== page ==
For about a decade now the Spirit has been teaching me that the Gospel is so much more than being saved from sin. It’s more than the promise of “heaven” and it’s more than being recruited for a life of service. The Gospel includes all those things certainly but none of them are the best part. The Spirit has been graciously teaching me a Gospel of Nearness.
We were made to know God. This isn’t news to most of you.
That we were made to know God is a familiar biblical concept to many of us. It’s also a routinely difficult concept to comprehend and embrace. I have spoken to many frustrated Christians who don’t know how to be near to God (myself included). They feel that they have never experienced Emmanuel, the greatest promise of the Gospel. We pray and read the bible but isn’t this supposed to be intimacy? Why don’t we feel Him like a close companion and friend?
If quarantine is confirming anything it’s that our deepest human need is for connection (although quite a few people seem to think it’s toilet paper). Even the most ardent introvert needs other people. No one is exempt. “We are hardwired for connection,” as my girl, Brene Brown, famously says. Intimacy has been written on our hearts.
Fully God, Fully Human
Rejection & loneliness were common griefs Jesus experienced during His life on earth. He was rejected by His own family and often accused by society of being dangerous and a mad-man. Even the disciples, His closest friends, could not understand the gravity of who He was. They were barely able to scratch the surface of understanding and in His hour of deepest need, they fell asleep.
Jesus knew, perhaps more than anyone can, what it is like to be isolated and kept from those we love most. As fully human, not only did He have a true human experience, He had a full one. He felt every betrayal and isolation as deeply as one can.
Perhaps more than anyone, Jesus also knew how completely our need for connection. As fully God and fully human, He knows the full intimacy of the Triune God as well as true intimacy in human form. As fully God, He knew fullness of connection with the Father so when isolation came, He knew the divine intimacy He was missing out on. He felt what we were missing out on and that’s what He came to restore.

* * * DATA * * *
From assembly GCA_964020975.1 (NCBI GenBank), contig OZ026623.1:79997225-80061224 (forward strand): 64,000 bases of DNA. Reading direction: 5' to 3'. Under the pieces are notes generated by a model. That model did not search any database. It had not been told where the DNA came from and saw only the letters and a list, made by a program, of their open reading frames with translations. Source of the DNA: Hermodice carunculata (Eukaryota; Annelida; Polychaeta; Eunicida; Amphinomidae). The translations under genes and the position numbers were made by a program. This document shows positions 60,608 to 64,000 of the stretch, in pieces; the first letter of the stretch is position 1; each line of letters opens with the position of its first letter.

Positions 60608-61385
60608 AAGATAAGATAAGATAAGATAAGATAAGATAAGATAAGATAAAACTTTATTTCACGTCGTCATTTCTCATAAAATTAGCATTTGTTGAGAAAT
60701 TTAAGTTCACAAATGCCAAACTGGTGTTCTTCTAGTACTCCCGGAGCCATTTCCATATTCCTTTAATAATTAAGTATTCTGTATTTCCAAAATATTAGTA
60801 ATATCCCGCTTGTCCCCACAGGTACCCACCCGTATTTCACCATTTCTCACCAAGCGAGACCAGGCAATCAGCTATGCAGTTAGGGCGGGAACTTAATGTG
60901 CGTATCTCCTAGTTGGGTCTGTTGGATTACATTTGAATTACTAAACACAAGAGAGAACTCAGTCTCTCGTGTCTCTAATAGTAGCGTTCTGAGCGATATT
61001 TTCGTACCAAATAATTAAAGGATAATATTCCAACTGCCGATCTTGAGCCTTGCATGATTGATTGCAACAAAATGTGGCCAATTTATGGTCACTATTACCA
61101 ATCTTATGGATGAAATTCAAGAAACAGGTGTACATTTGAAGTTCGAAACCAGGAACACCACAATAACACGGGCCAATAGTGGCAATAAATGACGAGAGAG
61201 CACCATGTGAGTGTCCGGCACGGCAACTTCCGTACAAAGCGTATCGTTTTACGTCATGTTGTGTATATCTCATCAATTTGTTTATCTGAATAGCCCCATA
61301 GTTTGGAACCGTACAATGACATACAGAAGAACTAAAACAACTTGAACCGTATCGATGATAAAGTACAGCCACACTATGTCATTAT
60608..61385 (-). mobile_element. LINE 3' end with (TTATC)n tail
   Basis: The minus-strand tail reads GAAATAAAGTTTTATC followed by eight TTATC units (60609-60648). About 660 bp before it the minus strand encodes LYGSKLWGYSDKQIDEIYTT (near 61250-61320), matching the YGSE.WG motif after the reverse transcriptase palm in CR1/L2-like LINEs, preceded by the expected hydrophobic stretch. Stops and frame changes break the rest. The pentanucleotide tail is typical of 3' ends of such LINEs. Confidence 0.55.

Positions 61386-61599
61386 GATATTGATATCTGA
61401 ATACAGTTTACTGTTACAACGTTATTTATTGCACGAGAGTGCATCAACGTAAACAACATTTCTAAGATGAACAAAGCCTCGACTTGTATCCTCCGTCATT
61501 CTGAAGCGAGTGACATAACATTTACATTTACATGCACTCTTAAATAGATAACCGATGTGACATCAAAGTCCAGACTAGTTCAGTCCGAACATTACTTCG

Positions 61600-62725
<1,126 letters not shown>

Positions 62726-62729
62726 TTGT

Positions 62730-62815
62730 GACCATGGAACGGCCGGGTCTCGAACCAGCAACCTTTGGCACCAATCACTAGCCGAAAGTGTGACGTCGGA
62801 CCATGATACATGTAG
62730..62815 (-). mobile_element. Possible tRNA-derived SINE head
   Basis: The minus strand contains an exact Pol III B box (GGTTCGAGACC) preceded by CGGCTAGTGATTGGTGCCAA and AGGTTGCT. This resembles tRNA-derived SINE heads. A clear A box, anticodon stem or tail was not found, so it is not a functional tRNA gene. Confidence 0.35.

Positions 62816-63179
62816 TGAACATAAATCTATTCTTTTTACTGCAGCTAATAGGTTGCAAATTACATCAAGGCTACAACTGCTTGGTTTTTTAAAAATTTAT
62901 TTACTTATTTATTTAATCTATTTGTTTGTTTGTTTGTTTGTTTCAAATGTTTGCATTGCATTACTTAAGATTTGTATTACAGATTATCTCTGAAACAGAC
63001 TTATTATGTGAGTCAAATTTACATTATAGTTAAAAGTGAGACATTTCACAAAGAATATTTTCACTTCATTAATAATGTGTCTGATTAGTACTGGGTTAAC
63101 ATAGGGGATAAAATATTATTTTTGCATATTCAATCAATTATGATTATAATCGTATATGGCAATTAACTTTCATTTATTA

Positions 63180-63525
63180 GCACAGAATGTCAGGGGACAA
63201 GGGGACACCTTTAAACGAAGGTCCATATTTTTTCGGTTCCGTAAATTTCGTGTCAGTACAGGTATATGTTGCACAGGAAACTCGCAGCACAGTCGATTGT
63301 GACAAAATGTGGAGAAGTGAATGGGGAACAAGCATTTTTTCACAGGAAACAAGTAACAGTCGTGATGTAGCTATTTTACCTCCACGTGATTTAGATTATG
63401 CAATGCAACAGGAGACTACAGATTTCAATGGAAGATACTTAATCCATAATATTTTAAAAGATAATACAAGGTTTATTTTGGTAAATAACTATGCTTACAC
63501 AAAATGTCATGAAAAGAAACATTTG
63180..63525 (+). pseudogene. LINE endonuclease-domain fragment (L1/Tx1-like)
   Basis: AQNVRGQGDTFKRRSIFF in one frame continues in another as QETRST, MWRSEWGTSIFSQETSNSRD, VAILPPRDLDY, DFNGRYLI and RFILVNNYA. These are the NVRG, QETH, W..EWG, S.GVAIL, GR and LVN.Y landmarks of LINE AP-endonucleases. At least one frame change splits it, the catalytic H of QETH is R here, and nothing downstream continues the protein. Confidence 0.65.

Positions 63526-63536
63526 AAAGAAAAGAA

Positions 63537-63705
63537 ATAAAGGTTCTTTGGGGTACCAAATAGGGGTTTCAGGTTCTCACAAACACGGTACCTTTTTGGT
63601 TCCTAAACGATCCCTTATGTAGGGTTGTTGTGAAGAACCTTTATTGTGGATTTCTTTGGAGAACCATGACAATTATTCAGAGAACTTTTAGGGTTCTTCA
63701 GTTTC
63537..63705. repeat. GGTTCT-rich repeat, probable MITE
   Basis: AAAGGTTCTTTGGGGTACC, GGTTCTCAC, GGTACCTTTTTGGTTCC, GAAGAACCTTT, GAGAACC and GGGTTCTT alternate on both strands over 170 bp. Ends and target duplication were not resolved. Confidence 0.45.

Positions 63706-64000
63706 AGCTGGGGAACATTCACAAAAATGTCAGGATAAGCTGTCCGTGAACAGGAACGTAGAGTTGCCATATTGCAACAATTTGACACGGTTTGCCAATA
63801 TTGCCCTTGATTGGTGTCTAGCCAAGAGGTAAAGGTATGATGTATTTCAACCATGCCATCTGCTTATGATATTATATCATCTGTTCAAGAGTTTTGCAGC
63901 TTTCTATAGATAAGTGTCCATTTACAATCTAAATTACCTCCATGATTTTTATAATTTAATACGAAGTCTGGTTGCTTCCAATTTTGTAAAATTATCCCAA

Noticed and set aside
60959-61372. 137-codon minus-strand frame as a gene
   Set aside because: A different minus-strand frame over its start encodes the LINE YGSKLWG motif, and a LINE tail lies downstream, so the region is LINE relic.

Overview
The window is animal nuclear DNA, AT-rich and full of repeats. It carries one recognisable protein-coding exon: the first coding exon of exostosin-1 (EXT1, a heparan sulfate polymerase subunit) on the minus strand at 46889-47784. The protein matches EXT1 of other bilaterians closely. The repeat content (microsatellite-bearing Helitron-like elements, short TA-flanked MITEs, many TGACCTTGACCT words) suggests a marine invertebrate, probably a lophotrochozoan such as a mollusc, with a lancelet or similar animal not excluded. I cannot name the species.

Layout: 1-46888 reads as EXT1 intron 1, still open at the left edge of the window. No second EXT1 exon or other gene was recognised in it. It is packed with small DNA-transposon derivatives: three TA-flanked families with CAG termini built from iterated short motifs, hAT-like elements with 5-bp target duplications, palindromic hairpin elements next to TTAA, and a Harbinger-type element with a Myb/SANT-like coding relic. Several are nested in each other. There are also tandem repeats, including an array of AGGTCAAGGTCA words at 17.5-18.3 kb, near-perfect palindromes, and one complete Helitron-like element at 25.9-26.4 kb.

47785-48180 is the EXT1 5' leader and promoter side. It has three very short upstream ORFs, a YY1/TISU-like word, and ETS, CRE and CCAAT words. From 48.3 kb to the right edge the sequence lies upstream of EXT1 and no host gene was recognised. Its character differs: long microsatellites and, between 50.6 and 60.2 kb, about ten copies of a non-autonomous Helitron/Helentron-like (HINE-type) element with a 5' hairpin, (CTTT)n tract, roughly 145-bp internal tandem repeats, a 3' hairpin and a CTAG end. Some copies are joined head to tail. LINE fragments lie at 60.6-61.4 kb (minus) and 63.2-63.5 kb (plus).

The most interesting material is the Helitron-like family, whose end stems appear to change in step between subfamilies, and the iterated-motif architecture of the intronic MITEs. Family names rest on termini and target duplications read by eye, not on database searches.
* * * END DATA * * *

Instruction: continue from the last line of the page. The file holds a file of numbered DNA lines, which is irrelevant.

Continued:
Even though connection is our greatest need we’re super bad at it. We chase after it and we end up exhausted. We think we can find it in sex, Netflix, iPhones, and we’re right – but only for a moment. These are only a shadow and only for a breath of what we truly need. So we freak out and buy toilet paper and ramen in bulk and think that we’ve finally solved it.
That’s why Jesus went to the cross. He knew we could never know Him otherwise. Not that He needed us but that the Triune God wanted to invite us to the table of shared communion. He wants us there. The Gospel of Nearness is the story of God making a way for closeness to begin again, the story of presence being lost and then finally restored.
Receiving the Gospel of Nearness
But how do we get there? How does Jesus become our dearest friend and our souls greatest comfort? Will He really be enough for us? Do we dare believe this gospel of nearness?
What if it was more simple than we ever imagined? Child-like, even. What if it was as simple as inviting Him into our very real, ordinary moments today, no matter what they include?
I tend to blame myself when I feel distant from God. I assume that I have to discover the high and lofty place where He waits for me but that’s when I miss it. He came down to us and He is with us now. Our only responsibility is to receive Him.
And so He waits for us. He doesn’t depend on us to come to Him because He’s made the way, He’s lifted the yoke, and torn the veil. He doesn’t demand that we make some extravagant jump to Him, He whispers that He is already here. God is with us. He has made the way. Jesus longs to be with us wherever we are this Holy Week. Lets receive His gospel of nearness in this ordinary space.
All We Have is Christ
On this weird Maundy Thursday as we prepare for Resurrection Sunday, may we take our isolation as an invitation to know that He is near. As we walk through Holy Week without the family gatherings or corporate worship may we realize afresh that all we need is Christ.
Let’s be honest with Him about what we’re facing in these moments. Jesus knew isolation and He expressed that loudly and honestly to His Father. His final words in His ultimate moment of aloneness and darkness before He died were, “My God, my God, why have you forsaken me?” He knew rejection and He begged for another way. We can be honest with Him. He knew loneliness deeper than we can comprehend and He invites us to intimacy wider than we can ever know; intimacy that we get to spend our lives exploring the fullness of.
May we dwell with Christ in His suffering as He dwells with us in ours. May we walk with Him in His victory because the thing about this virus and every other pain in this world is that we are already conquerors through Him.
All we have is Christ, now more than ever. It’s a Gospel of Nearness.